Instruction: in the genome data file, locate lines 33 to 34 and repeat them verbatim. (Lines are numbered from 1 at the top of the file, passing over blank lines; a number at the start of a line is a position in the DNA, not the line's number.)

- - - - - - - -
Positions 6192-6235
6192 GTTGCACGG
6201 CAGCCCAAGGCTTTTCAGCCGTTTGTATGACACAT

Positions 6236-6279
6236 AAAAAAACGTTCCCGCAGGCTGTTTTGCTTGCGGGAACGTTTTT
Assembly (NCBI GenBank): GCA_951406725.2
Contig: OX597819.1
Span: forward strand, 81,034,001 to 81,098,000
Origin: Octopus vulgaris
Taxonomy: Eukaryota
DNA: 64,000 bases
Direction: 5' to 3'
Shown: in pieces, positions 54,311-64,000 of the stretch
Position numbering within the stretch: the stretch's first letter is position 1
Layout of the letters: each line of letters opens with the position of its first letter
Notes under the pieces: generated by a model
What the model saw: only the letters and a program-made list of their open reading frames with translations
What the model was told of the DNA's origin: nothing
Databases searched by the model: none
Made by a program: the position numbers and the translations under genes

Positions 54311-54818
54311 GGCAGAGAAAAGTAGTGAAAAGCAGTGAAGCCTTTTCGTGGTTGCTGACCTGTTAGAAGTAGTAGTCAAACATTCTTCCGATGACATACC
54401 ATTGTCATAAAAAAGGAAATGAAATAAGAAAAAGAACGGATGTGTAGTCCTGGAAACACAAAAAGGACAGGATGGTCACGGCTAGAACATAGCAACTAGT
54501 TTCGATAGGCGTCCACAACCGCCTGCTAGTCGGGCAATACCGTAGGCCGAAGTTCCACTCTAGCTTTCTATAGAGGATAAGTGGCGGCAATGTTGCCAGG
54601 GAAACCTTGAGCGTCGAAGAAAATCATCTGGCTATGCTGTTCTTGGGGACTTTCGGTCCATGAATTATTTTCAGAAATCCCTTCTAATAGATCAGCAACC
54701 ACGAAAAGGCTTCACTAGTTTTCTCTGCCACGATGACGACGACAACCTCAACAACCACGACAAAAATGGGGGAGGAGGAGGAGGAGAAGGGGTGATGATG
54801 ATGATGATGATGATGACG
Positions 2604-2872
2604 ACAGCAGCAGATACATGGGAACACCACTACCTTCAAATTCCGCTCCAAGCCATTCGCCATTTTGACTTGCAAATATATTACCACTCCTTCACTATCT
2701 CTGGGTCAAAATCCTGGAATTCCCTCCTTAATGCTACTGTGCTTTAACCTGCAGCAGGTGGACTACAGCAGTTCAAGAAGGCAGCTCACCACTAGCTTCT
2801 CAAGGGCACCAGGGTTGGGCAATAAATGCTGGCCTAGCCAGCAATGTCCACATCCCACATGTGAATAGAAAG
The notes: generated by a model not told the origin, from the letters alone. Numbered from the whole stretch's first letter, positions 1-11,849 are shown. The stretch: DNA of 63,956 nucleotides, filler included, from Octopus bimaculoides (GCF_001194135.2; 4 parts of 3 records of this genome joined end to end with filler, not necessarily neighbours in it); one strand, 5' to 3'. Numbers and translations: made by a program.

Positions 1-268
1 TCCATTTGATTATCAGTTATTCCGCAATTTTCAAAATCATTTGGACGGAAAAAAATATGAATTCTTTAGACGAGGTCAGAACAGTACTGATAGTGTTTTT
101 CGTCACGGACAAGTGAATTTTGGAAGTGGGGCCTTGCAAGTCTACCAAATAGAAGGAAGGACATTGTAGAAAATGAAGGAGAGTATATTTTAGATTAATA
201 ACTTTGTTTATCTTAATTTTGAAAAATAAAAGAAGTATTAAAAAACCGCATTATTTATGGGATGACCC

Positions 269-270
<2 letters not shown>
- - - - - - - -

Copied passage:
Positions 1-268
1 TCCATTTGATTATCAGTTATTCCGCAATTTTCAAAATCATTTGGACGGAAAAAAATATGAATTCTTTAGACGAGGTCAGAACAGTACTGATAGTGTTTTT